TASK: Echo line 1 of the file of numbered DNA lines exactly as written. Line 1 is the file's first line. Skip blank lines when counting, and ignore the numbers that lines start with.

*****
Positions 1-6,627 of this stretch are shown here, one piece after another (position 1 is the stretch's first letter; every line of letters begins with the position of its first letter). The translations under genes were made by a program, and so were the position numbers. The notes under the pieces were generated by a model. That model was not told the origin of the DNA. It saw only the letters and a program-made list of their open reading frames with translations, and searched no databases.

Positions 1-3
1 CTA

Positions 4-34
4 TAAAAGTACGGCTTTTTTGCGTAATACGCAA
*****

Positions 1-6,627 of this stretch are shown here, one piece after another (position 1 is the stretch's first letter; every line of letters begins with the position of its first letter). The translations under genes were made by a program, and so were the position numbers. The notes under the pieces were generated by a model. That model was not told the origin of the DNA. It saw only the letters and a program-made list of their open reading frames with translations, and searched no databases.